Like some lizards and spiders, crustaceans are wont to wank off their appendages in the event where autoamputation and a period of cosmetic disfigurement is preferable to remaining whole and dead in the tummies of predatory sea monkeys. The limbs of lobsters and crab-like decapods have fracture planes on the third joint (ischium) close to the base. An alarmed animal can trigger a spasmodic contraction of the muscles in the fracture plane to cause the shedding of the leg. A blood clot forms and a new limb buds off from behind the scar, taking a few moults to reach its full length. This trick might seem useful for ducks prone to find themselves trapped in unseemly receptacles or hoping to swap a tired old bird for a fresh young cock, but unfortunately, ersatz organs do not necessarily attain the dimensions of their predecessors...
The order Decapoda (meaning ten-legged) includes the crustaceans most well known to man, from spice-drowned Scylla and wine-dunked Penaeids to sweet-fleshed flowery swimmers and coconut-stealing robbers on the South Seas. Essentially, decapods comprise the creatures we know as shrimps, prawns, lobsters and crabs. Except for the penaeid shrimps (the best known member being the overrated tiger prawn), decapods also exhibit a more advanced ontogeny, with their newly-hatched larvae already in the zoae stage rather than the bizarre nauplius form assumed by most other crustaceans.
True crabs are grouped in the infraorder Brachyura and they come in a wide array of shapes and sizes from pea-sized hitchhikers to 3 m wide giant spider crabs with claws that will tear apart diving ducks. Closer to home, some crabs tailor spongy outfits for their nekkid backs. Others cart leaves around to hide their bashful bellies. Fiddlers brandish their oversized diddlers at each other on the wet mud, while platoons of ten-legged soldiers troop and thread out cannonballs of sand.
Dangling from a parallel branch are the Anomurans, a group of beasts popularly regarded as crabs, but bearing the distinct difference of having only three pairs of visible walking legs (the claws count as one pair of legs), the last pair being tucked away in the gill chamber (although a few Brachyurans have also lost their final pair of legs secondarily). The hermit crabs and squat lobsters are the most easily distinguishable, thanks to their extended abdomen, while the stone or king crabs (Lithodidae) bear a superficial resemblance to true spider crabs. The superfamily Hippoidea contains clawless beach crawlers that can only be described as crab-like by an unscrupulous imagination.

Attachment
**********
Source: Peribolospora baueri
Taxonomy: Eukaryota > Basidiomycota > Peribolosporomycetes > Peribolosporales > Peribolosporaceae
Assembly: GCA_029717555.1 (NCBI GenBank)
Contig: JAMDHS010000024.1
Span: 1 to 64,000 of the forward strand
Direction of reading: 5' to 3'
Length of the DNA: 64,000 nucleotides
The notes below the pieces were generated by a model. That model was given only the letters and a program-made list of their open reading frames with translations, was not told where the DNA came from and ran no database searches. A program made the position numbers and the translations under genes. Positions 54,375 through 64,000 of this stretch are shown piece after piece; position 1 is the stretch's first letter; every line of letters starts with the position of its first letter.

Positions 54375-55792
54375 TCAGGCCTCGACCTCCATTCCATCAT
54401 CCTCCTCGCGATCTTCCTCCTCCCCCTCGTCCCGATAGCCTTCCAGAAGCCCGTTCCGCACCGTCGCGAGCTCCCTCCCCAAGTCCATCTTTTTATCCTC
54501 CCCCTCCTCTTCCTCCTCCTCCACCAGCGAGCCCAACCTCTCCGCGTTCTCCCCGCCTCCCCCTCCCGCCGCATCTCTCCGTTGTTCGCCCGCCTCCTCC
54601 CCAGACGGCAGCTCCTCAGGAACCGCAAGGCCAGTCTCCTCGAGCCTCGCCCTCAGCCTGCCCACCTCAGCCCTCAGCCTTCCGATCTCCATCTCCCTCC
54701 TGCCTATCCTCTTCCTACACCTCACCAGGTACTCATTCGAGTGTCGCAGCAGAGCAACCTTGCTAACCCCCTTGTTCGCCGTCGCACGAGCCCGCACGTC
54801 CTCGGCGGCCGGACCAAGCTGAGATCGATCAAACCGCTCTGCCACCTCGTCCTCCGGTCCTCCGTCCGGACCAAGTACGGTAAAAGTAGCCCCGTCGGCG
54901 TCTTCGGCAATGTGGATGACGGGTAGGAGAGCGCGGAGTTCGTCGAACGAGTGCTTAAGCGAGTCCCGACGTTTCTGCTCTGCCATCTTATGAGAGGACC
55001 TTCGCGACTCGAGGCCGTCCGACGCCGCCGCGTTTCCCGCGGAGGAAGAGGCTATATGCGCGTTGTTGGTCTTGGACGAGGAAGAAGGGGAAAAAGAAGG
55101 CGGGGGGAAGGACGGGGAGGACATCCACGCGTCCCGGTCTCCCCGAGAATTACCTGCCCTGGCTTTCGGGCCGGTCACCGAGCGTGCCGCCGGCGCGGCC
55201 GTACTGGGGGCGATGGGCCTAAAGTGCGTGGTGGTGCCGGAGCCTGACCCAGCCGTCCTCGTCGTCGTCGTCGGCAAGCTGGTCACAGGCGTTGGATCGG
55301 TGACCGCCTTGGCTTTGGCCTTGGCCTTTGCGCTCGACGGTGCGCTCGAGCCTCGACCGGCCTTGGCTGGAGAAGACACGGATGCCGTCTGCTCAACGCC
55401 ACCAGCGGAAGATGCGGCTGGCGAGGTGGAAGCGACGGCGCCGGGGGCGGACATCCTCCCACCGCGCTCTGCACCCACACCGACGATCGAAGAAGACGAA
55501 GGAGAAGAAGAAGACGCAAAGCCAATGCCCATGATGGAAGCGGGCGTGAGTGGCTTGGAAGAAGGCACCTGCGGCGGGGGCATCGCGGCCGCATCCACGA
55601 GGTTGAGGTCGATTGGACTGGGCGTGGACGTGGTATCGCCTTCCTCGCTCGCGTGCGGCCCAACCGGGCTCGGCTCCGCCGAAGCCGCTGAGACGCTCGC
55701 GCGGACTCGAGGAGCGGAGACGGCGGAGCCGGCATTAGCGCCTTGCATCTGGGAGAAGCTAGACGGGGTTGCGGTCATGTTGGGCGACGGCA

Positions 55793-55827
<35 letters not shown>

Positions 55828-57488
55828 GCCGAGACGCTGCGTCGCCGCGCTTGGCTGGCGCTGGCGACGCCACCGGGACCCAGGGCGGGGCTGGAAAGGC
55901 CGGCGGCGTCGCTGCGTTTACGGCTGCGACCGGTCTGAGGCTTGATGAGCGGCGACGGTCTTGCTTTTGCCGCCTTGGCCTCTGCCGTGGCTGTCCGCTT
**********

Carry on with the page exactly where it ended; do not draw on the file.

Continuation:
The porcelain crabs (Porcellanidae) are probably the most Brachyuran-like of the Anomurans, but apart from the leg count, they have a freely-flapping abdomen that can serve to propel them backwards in lobster fashion. They never attain dining plate size though, being shrimpier than most shrimps with bodies barely an inch across. They are filter feeders, straining fine food from the water with their bristly mouthparts; their claws are used mainly for intraspecific battles. With their flattened bodies, porcelain crabs are adapted to life in tight spots such as rock bottoms and coral crevices. Some species, like this Porcellanella picta found at Chek Jawa, are associated with sea pens, hiding inconspicuously amongst the cnidarian's feathery polyps and sharing the harvest of planktonic debris gathered by their sessile host. Often, a cohabitating pair of porcelain crabs will occupy a sea pen. Other species are found in hosts ranging from gorgonians and soft corals to sea anemones and even the occupied shells of large hermit crabs.
Returning to our breaking point, these little crabs get their name from their heightened tendency (even for crustaceans) to stuff a spare leg in a foe's jaws than risk an intact encounter of fatal impact. The common local species is appropriately attired, being off-white and somewhat translucent like the fine china on which we serve peppered portunids. Too minute for even crab cake and oft overlooked thanks to their cryptic coats and colourful homes, these innocuous crustaceans ply their tender trade by our shores, safe for now from scares that may yet some day shatter their busy bliss with no hope of regrowth.
Helmut Debelius, Crustacea Guide of the World, IKAN-Unterwasserarchiv 2001.
Waldo L. Schmitt, Crustaceans, University of Michigan Press 1971
Ria Tan & Alan Yeo, Chek Jawa Guidebook, RMBR/Simply Green 2003. Available online here.